Delineating the contours of the operational domain or the problem space in which AI aims to intervene, what is included in the dataset, and what goes unquestioned or ignored becomes a form of power.

Risks of misrecognition of systemic harms

Prior choices of human decision-makers get reified in legacy datasets that come to be the basis of training for AI models. Like in the case of the résumé-screening model at Amazon that screened out women’s résumés. This was because the system had faithfully learnt from the data of past successful candidates that were predominantly male as a result of hiring practices, historical disadvantages of women’s access to education, and contemporary challenges of penetrating male dominated fields. Similarly, millimetre wave body scanners in large international airports cannot recognise trans bodies as they are encoded to recognised either male or female, thereby, subjecting transpersons to invasive humiliating security checks. Issues around systemic social contexts do not generally prefigure in conversations around data and algorithmic discrimination. Skewed datasets reveal pre-existing biases in legacy data collected by industries for e.g. according to popular statistics women are 47% more likely to be seriously injured and 17 percent more likely to die in a similar accident because seatbelts, airbags, and headrests in car crash tests are based on male dummies and their seating position and do not fit into standard measurements that can into account for women's breasts or pregnant bodies. Moreover, clinical trials largely exclude women including pregnant women, menopausal women, and women on birth control pills. Cardiovascular diseases were considered a man's illness while depression statistics were predominantly women's. These conditions foreshadow extant social biases in datasets and highlight the more systemic conditions beyond the immediate development context of AI. The pervasive nature of these harms tends to lead to their misrecognition i.e. their acceptance through institutionalisation and integration of AI systems across multiple consumer-facing business processes and public administration. These lead to the perpetuation of androcentric norms by either devaluing aspect coded as feminine or completely excluding them from the AI development exercise.

Women are missing from consequential decision-making in the AI pipeline from data preparation to algorithmic design and governance.

Operationalising principles and mainstreaming practices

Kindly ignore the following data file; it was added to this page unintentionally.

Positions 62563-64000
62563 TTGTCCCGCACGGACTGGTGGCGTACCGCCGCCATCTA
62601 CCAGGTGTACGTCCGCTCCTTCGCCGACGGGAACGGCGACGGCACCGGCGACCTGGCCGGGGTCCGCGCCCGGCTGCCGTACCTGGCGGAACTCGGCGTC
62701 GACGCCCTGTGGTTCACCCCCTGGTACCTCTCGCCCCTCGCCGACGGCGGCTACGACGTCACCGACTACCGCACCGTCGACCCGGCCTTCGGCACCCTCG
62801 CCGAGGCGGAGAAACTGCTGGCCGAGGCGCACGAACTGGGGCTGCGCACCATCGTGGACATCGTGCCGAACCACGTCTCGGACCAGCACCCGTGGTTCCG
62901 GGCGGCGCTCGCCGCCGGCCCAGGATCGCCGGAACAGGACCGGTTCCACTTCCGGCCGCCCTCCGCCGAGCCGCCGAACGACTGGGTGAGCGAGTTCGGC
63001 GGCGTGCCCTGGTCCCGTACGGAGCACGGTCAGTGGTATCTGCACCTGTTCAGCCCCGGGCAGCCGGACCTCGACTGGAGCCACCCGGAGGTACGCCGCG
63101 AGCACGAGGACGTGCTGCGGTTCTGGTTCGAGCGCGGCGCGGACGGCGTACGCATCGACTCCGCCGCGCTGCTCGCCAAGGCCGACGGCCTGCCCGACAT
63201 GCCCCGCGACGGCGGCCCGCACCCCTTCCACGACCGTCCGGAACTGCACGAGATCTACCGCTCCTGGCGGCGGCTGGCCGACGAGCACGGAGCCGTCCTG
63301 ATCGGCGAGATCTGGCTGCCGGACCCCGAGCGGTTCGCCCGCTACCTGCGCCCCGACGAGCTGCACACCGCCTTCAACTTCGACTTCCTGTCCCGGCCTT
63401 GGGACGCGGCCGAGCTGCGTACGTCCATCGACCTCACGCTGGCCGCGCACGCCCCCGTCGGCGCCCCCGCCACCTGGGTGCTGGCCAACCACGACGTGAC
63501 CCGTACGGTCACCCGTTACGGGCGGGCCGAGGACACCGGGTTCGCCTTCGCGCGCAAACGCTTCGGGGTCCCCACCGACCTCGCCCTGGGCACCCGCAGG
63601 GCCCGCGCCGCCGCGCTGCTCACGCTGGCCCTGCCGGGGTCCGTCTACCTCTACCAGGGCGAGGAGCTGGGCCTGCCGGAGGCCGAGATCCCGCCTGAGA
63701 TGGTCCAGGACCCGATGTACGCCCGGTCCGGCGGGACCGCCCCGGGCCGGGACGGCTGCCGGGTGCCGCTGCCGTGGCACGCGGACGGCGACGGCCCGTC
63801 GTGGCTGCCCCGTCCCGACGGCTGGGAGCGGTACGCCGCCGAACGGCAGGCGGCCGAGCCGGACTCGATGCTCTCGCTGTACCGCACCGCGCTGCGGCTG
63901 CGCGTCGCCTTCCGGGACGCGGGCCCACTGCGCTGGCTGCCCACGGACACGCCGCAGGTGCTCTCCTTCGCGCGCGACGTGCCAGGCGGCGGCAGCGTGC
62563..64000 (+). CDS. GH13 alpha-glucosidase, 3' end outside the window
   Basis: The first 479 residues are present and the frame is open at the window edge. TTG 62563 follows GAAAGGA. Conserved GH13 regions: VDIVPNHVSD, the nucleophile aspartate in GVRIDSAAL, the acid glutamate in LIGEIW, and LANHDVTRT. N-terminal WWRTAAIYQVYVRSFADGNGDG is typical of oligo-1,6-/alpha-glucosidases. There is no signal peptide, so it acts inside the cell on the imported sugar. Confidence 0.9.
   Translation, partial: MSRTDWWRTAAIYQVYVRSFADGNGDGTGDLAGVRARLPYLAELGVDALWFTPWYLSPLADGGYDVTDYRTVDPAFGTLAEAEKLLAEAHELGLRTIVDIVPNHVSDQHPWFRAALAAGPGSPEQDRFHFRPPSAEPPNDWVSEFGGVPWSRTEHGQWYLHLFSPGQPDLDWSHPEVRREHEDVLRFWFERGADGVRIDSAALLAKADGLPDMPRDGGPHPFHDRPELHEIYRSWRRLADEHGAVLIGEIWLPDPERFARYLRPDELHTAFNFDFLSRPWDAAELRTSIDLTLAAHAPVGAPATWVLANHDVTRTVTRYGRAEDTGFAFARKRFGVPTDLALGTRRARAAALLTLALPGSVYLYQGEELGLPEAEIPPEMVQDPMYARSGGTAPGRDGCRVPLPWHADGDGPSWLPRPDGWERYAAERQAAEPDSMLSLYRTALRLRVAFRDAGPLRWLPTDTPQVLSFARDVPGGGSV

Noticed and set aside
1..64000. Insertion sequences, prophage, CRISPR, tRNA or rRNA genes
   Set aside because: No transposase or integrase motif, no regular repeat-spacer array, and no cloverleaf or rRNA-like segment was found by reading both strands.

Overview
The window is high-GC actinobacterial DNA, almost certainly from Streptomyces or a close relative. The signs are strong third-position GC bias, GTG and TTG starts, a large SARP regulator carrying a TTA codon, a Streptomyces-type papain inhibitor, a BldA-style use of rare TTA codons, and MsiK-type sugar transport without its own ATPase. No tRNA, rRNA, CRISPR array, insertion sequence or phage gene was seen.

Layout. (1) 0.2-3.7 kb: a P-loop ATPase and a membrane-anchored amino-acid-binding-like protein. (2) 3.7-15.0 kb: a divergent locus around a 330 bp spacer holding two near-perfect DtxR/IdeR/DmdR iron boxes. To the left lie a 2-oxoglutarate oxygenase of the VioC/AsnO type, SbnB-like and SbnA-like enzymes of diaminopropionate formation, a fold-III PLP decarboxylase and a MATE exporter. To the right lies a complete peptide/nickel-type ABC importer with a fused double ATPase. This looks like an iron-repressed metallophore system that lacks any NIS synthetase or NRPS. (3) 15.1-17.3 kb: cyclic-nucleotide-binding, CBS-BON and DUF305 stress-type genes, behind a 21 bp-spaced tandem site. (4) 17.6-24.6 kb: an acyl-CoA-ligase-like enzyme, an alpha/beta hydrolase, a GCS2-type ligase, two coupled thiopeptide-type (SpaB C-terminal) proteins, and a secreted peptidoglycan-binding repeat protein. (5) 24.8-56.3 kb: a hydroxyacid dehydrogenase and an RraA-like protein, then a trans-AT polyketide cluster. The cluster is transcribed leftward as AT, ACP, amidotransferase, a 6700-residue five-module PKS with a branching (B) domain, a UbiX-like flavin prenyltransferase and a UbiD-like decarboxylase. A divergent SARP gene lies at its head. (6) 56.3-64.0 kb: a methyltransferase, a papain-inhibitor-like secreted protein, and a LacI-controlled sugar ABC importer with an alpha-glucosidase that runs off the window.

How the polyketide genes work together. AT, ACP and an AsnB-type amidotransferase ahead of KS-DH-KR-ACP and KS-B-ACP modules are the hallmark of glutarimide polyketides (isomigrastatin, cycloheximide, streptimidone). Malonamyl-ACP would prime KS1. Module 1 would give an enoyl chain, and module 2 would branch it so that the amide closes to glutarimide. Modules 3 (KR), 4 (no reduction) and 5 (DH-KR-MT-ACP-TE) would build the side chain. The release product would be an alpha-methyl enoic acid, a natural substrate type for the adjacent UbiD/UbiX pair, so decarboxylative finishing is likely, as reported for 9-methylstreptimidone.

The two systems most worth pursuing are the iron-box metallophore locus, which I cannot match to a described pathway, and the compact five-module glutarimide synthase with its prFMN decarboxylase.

The Global Dialogue on Gender Equality and AI organised by UNESCO highlighted the inadequacy of AI normative instruments or principles that focus on gender as a standalone issue. While advocacy groups have been working to raise awareness, third party intersectional evaluations and audits are still limited to the AI research community and not adopted for consumer facing applications. Even through commercial AI companies have been ramping up efforts for AI fairness, these still focus on single identity attributes and not on intersectional ones. Women are missing from consequential decision-making in the AI pipeline from data preparation to algorithmic design and governance. While proposed AI bills plan for risk mitigation, a number of critical questions remain unaddressed around definitions of harm, particularly from high impact AI systems, and individual and collective rights. There is limited global discussion on gender-sensitive AI policy, regulation, and legislation. Developing them would require a detailed analysis of challenges opportunities and understanding of discriminatory outcomes. The gendered effects produced by algorithms in operation tend to be less visible and apparent due to their inherent opacity and lack of transparency. This results in a time lag for direct gender effects to surface, if at all, in the form of direct violation of anti-discrimination laws such as the exclusion of female candidates for jobs or statistically associating women with lower creditworthiness. As the proposed Digital India Act aims to take a risk-based approach to AI regulation, it would be helpful to develop gender-sensitive and responsible AI standards, qualify gender-based risks of harms with clear guardrails for their redressal, promote representation of women and gender minorities in technology development, and ensure the inclusion of bias detection and evaluation methodologies and public access to such results for consumer and public-facing technologies.


Anulekha Nandi is a Fellow at Observer Research Foundation.